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The Case for Banks to Digitally Transform: Iterating out of lockdown

By Sudeepto Mukherjee, Senior VP, Banking EMEA & APAC, Publicis Sapient.

Before COVID-19 disrupted every imaginable part of society, banks were feeling confident and secure in their digital transformation progress. While recognizing that they had a way to go, progress was seemingly “on-track”. Then without notice, every contingency plan went out the window. Suddenly, branches had to shutter-up and crucially, workforces had to become entirely remote, while customers were forced to go to call centres and digital channels to meet even their most complex needs, increasing volumes drastically.

The response to COVID-19 from banks was, while swift, a set of short-term tactical actions to respond to both the technical and health & safety needs of both their workforce and customer base as well as the fast-changing market conditions, like government mandated lending to small businesses and the crash in spend. These tactical steps still required large manual workarounds increasing cost and impacting customer NPS.

This coupled more complex servicing with a totally new way of working; and what it has highlighted is that banks have much further to go, and faster, in terms of digital transformation. True strategic digital transformation, however, has proven elusive for the majority of banks attempting to undergo serious cultural and technical change. As we move out of lockdown, banks must shift perspective to dealing with both the immediate needs for change – things coming in the next six months – and crucially, to the much more serious undertaking of sustained and successful digital change.

Looking past Customer Journeys

Traditionally, digital transformations have failed to create meaningful and sustainable change because banks have embarked on Customer Journey Programmes that mostly improve the user experience of customer channels and uplift the technologies used to deliver these experiences. While this has made customer applications more usable, they have not tackled the more difficult areas like complex business processes/structures, rigid legacy systems and lack of aggregated customer/transaction data that make customer interactions difficult and costly. . This is compounded by a legacy internal and cultural resistance to change However, with a global pandemic radically upending ‘business as usual’, there is an opportunity to embed new practices that enable digital transformation in an accountable, clear and well-planned manner.

Customer centricity

While banks shouldn’t flock to follow the internal structures of their new digital-native competitors, it is crucial that they realise what has made them so successful: customer obsession. This is where an iterative approach to working must be enacted. Using data to deliver an in depth understanding of the customer and their wants and needs, banks must service those needs in a lightweight, seamless, ethical, and engaging way.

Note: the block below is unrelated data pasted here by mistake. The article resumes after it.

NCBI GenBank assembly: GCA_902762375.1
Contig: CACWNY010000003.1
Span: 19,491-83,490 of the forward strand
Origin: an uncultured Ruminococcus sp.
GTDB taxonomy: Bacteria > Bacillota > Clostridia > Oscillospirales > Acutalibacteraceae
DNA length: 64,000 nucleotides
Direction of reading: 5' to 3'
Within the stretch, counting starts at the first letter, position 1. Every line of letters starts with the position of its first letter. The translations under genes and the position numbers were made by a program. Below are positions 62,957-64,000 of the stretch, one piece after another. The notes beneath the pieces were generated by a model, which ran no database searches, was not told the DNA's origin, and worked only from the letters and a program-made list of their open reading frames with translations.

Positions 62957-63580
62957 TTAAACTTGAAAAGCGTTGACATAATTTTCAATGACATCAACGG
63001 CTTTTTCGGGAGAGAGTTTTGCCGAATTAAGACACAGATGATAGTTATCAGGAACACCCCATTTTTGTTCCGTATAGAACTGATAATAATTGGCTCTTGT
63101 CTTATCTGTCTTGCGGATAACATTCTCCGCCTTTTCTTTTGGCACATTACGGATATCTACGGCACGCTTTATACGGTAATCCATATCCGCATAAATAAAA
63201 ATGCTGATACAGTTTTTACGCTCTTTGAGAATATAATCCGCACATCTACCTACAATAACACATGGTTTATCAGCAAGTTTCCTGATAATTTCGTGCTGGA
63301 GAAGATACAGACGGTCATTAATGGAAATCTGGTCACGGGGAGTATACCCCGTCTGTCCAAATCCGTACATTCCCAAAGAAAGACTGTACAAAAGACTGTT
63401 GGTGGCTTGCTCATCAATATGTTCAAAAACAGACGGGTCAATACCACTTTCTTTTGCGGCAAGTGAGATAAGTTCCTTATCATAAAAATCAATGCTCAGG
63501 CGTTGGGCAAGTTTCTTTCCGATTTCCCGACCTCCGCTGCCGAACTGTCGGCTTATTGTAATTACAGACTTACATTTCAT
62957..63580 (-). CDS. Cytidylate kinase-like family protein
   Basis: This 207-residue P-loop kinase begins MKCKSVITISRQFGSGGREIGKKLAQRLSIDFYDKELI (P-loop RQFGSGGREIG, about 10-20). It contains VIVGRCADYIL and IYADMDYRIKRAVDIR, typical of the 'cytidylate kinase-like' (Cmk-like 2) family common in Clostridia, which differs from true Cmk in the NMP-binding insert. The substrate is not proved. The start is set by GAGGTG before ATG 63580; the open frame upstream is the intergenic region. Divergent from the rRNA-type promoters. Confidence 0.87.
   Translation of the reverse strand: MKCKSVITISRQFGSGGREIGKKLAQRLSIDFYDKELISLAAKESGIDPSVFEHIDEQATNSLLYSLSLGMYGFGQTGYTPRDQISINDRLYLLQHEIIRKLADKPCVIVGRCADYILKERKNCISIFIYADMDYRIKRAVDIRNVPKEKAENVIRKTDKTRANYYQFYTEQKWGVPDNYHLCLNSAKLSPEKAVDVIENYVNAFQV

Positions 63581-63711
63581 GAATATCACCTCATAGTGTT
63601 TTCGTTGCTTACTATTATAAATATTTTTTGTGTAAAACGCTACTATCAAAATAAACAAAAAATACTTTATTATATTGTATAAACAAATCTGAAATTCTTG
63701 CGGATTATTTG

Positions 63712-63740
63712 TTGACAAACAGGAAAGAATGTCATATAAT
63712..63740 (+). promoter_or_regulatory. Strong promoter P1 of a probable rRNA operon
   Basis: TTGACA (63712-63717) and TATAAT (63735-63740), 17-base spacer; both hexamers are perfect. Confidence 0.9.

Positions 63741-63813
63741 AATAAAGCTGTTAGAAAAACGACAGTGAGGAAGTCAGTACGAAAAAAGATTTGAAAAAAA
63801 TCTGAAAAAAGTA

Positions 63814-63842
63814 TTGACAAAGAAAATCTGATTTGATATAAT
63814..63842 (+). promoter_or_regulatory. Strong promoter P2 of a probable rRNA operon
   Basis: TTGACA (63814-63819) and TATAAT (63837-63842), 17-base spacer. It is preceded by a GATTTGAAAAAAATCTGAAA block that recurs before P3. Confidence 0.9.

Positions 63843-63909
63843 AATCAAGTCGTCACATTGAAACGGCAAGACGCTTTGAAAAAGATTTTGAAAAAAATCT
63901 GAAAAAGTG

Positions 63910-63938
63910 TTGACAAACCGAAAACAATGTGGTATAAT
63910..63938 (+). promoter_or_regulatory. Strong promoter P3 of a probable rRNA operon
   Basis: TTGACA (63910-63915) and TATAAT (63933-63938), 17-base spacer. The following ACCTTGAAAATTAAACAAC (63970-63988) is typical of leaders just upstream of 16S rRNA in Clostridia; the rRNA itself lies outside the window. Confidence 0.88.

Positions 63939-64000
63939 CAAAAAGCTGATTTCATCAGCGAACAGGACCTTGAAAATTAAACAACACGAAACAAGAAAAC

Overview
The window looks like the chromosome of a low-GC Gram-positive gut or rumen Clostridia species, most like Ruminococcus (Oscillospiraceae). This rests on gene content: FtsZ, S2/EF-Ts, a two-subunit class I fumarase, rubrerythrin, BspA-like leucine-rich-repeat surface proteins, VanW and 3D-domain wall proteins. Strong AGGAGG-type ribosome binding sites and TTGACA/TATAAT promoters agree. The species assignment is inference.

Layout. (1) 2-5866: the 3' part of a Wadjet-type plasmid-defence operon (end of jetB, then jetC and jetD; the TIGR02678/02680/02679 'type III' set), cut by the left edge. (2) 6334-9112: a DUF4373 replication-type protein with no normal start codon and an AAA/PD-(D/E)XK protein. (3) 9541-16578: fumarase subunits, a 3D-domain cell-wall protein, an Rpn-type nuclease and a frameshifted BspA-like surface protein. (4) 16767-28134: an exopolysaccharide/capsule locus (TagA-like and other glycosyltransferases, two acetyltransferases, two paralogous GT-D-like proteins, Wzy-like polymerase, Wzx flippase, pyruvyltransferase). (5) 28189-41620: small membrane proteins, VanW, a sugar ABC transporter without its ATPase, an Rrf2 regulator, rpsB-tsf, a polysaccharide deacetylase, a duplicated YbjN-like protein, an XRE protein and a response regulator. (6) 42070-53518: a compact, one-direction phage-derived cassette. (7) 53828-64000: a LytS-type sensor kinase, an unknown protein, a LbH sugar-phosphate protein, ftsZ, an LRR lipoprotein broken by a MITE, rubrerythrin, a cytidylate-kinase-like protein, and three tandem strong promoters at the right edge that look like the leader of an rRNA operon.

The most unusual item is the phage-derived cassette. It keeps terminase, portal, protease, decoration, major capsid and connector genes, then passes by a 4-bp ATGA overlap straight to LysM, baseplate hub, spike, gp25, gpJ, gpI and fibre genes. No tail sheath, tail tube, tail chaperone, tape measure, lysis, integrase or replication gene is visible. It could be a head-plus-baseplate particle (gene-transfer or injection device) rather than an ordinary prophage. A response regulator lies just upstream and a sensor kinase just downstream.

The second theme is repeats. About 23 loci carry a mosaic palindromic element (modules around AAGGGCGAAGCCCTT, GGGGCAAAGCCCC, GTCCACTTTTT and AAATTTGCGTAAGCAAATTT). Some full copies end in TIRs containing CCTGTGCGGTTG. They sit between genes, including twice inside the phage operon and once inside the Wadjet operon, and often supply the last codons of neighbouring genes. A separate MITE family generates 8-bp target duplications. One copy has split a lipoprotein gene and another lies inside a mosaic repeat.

As lockdown pushed customers online, it’s likely that this will remain the key channel for interaction and therefore requires primary focus. This cannot be achieved in annual or even quarterly reviews and goal-setting, when the needs of the customer – particularly in this moment in time – change week to week. Therefore, an iterative approach that constantly works to improve, update and respond to customer desires is essential.

From tech delivery to the services offered as we eventually move into ‘normal’ spend activity, only an iterative approach with measurement and accountability built in to understand what works can deliver true customer-centricity. This is crucial: only by actually measuring the successes of the iterative approach against KPIs and benchmarks can banks accelerate and scale the best developments and retire those less successful initiatives.

Successful iteration

Supporting an iterative approach to digital transformation must involve a true reimagination of the operations of the business. Key is decision-making models to support faster decision making and measurement of iterative experimentation. Banks must also reframe the funding and strategic outline of the work; it cannot be a ‘project’ to enhance digital offerings but a continuous product orientation that is always enhancing the product to bring about new sources of value. This, of course, must be supported by cultural change that tackles silos and gives more decision-making power as well as transparency across the process of transformation.

The current crisis has created short-term needs, as customers are in emotionally difficult positions and may need further support and education from banks around managing finances or small businesses. This is something banks must and generally have responded well to. As we look at the longer-term picture, it’s clear that COVID-19 has accelerated hugely what was already happening: the shift to digital has well and truly arrived. Banks must therefore consider now how they can support true strategic transformation, and deliver an iterative approach that allows ongoing and continuous improvement. It requires deep and lasting change with fundamental management principles in place to serve the ultimate goal: customer obsession.

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